Like all memorized pieces, your ability to effectively coach a student is minimized if their piece isn’t memorized. If a student attends a practice session with most of the piece not memorized, encourage them to spend that practice session memorizing the piece instead. Although you may have a little leeway with POI since the student has the manuscript with them, you still won’t be able to practice effectively if the student is reading straight from their black book the whole time.
Pay close attention to how the student presents their selection of poems, prose, nonfiction, etc. Would it be more effective to splice the pieces up? Can you clearly tell when a piece changes? Do all pieces fit a certain theme or idea?
Because blocking with a black book can be difficult, it may help to spend one practice session specifically focusing on using the black book. Some of these blockings might be simple (like turning a page to show emotion) and others may be more complicated (like using the book as a prop). Additionally, it might take some time for students to remember all the blockings. Be patient with them if, in the next practice, they have forgotten some of the blocking.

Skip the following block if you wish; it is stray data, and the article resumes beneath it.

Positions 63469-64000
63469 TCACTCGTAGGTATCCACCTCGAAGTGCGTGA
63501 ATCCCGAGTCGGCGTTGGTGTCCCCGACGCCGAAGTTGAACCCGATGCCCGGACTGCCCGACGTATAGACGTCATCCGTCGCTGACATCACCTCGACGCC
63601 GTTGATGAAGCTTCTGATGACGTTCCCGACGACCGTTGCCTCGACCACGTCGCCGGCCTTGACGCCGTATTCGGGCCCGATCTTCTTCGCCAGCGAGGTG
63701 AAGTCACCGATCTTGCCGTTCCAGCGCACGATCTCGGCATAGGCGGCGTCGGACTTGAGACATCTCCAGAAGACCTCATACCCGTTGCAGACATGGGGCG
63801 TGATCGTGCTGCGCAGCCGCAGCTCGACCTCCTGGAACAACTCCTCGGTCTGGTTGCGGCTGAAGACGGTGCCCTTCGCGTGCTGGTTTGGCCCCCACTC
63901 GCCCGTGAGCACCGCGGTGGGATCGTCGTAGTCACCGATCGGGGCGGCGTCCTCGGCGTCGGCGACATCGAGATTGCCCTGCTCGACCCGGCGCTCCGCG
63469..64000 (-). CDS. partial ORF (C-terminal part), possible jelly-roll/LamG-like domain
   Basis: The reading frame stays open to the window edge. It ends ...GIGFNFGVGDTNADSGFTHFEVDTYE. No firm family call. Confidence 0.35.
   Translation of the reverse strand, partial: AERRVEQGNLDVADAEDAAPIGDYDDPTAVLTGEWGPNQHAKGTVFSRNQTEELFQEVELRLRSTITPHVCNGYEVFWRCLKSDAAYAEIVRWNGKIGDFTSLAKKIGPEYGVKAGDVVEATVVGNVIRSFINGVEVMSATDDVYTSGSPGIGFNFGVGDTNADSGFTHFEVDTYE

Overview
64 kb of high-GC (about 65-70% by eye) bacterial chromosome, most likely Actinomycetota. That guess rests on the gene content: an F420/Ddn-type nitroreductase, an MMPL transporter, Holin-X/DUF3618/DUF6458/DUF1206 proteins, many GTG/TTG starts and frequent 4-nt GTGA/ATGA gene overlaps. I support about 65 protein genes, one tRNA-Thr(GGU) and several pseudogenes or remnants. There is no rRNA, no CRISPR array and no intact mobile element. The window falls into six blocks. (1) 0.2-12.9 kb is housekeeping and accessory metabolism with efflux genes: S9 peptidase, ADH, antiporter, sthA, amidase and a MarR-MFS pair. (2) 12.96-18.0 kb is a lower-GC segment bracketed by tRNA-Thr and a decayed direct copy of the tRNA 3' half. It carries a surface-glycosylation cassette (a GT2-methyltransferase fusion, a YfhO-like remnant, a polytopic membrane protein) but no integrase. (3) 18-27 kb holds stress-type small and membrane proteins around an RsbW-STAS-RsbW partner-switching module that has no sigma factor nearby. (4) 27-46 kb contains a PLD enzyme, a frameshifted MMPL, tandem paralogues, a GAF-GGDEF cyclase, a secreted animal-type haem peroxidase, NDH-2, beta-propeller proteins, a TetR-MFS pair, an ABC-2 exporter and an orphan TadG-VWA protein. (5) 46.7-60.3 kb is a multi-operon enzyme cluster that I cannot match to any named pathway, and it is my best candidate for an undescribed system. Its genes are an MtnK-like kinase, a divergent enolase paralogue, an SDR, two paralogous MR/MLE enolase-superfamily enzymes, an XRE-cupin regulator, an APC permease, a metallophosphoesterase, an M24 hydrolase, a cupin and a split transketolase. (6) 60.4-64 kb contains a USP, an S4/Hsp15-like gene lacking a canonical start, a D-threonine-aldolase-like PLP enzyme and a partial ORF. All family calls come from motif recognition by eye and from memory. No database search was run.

POI is similar to OO and Dec in the sense that it is student-created. Students may not be writing the pieces but choosing and assimilating the correct pieces is also an art. Especially in the beginning of your practice sessions, focus a lot on what types of pieces are used and whether there seems to be something missing. Also, focus on the order of pieces to see if there could be a smoother transition between pieces.
Because POI is more complex, it might help students to watch examples of strong POI pieces. Below are some examples of POI performances from final rounds of NSDA.
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